Comparative Table of Parliamentary TA Institutions


As in many other countries in Europe, the discussion about the social consequences of new technologies – and hence also about TA – began in Austria around the middle of the 1980’s. It was in 1984 that TA was first perceived, at least conceptually, by Austrian technology policies and that the question of the establishment of an »OTA for Austria« was first raised.


Finally, in 1985, a small working party was founded at the Institute for Socio-Economic Development Research at the Austrian Academy of Sciences (ÖAW) around Ernst Braun, formerly the head of the Technology Policy Unit (University of Aston), giving rise on 1.1.1988 to the Technology Assessment Unit (FTB), which later, on 1.1.1994, became the Institute of Technology Assessment (Institut für Technikfolgen-Abschätzung, ITA). Ernst Braun left Austria as director in 1991, and was succeeded first by Gunther Tichy and then, in 2006, by Michael Nentwich. The ITA is an associate member of EPTA and a founder member of the NTA (network of the German speaking TA community).


The ITA is a research unit of the ÖAW, which for its part is one of the largest non-university research institutions in Austria with a particular focus on basic research. In accordance with the interdisciplinary approach of TA, the ITA was set up as an institute of the "Academy as a whole", not related to one of its two multidisciplinary chapters. The ITA is advised and supported by an international scientific advisory board (SAB) and is evaluated externally at six yearly intervals. Currently, the ITA has around 20 employees. Its work is financed by the Ministry of Science through the ÖAW and, accounting for roughly one third of the budget, by third-party funds (e.g. the Research Fund, various Austrian ministries, the EU etc.). The overall budget runs to around 1.5 million EUR.


As a scientific research institute, the ITA is relatively free in setting its focal points and determining its topics. The framework is formed by the medium-term research programme, which is updated on an annual basis by means of an internal meeting in which the future topics are presented by the individual researchers and discussed in the group. The decision-making meeting is preceded by a monitoring process which, while being immanent in daily work at the ITA, is intensified during the period preceding the updating of the research programme. The programme determined in this way is submitted to the SAB, which can propose adjustments.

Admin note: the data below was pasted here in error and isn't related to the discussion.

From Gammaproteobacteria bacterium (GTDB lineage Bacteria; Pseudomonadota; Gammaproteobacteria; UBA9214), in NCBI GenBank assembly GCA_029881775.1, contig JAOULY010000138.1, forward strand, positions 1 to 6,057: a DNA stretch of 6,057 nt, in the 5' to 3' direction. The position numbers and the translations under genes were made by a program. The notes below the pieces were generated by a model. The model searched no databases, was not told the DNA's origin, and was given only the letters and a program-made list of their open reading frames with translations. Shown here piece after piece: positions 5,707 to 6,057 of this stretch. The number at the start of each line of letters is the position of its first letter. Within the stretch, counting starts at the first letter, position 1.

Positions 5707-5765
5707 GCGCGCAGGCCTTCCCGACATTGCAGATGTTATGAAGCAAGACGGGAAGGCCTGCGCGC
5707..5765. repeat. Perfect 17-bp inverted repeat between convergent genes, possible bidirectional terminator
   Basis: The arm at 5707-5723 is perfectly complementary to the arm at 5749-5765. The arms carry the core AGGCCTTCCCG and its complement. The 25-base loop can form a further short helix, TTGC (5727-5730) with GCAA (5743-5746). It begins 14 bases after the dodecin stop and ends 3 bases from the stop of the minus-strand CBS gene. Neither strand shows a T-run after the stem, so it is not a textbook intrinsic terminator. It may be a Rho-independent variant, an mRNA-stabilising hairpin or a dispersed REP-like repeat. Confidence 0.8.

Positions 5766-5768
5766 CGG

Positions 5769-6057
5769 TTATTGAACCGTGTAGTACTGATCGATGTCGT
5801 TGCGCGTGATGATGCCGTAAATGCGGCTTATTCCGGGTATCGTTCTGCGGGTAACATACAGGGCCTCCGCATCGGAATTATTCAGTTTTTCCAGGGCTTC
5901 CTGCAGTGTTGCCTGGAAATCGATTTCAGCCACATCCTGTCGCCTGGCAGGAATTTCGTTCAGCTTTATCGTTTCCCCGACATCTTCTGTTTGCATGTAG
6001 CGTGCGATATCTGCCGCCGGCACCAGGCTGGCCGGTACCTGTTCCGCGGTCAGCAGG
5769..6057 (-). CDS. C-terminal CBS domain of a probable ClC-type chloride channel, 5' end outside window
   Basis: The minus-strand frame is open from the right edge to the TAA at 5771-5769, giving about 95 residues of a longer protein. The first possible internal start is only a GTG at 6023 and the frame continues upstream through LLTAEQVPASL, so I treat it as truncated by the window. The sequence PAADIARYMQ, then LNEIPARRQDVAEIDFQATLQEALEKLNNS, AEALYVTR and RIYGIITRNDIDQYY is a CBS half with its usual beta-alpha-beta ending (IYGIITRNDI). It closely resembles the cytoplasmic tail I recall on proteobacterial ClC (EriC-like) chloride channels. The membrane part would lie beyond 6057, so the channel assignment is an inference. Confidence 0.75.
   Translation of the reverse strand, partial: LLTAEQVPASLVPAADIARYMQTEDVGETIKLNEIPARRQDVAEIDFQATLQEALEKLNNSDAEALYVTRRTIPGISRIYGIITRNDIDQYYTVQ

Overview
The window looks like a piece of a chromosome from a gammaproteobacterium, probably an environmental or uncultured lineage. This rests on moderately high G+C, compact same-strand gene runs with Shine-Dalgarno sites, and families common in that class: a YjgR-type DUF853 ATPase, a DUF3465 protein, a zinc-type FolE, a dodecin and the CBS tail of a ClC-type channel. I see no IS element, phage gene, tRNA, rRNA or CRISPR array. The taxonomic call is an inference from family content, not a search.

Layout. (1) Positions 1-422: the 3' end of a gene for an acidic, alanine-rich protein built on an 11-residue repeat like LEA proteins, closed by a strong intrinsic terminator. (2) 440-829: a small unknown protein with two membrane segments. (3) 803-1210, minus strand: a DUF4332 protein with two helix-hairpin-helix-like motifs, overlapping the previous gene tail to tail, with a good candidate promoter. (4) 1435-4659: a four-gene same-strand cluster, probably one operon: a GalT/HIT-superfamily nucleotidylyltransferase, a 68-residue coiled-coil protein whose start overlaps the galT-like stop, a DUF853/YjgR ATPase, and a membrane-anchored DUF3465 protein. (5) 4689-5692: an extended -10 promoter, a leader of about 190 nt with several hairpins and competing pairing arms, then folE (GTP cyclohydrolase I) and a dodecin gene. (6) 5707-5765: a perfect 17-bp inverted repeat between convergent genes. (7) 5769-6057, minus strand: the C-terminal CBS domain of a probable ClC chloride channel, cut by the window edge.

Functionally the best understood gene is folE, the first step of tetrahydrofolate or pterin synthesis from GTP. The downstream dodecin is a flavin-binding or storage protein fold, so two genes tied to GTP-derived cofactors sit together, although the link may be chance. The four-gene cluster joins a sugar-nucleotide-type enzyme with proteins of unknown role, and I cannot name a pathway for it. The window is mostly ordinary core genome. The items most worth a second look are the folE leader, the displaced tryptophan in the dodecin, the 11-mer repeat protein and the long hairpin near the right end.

As a scientific TA institute, the ITA is largely committed to classical TA, with its emphasis on expert orientations. Typical methods therefore include interviews with experts, and literature and document searches. The increasing integration of value-laden issues into TA projects is also leading to the increased use of participatory methods in TA. The ITA has taken note of and theoretically analysed this development, and since 2007 has also been using participatory elements and methods in its projects, ranging from focus groups and scenario workshops to citizen conferences.


The current medium-term research programme 2012-2014 defines three major research areas, namely the information society, governance of technology controversies, and technology and sustainability. Besides its thematic research areas, ITA focuses on cross-cutting issues, e.g. monitoring and horizon scanning activities as well as critical reflection on and further development of TA methods.

In the "Information society" area, ITA addresses three topics. E-governance deals with the potential of ICT in the field of the state and its effects. The analyses initially concentrated on the launch of electronic administration (e-government) and currently focus on the potential and obstacles of online political participation, which can be ascribed to the overall concept of "electronic democracy". In the topic "Privacy" the network of relationships between technologies, fundamental rights and social/political consequences is analysed as a basis for deriving options for action. The analysis takes the effects of new and future ICT on the private sphere as its starting point and core. In a broader perspective, however, the ITA also addresses other fields of technology and other basic rights affected. In the third subtopic, "Networked environments", the ITA deals in particular with the social consequences of pervasive computing and ambient intelligence and with the effect of the use of new media on geographical and social structures and modes of work in science, most recently specifically in connection with Web 2.0 (cyber science).

The field of "Governance of technology controversies" studies controversies about new technologies and their significance for the governance process. Technology controversies have left deep traces in modern society. Disputes concern not only specific applications (such as in agro-biotechnology) but also what and how research and development are to be pursued (for instance with respect to stem cell research). Current topics in this field are nanotechnology and synthetic and system biology.

In the field of "Technology and sustainability", against the background of the social discussion concerning concrete problems such as climate change or resources shortages and the problems these give rise to, the ITA examines and evaluates the possible consequences of technology, and investigates the conditions under which technology can make a contribution to sustainable development. Current projects address energy technologies in particular.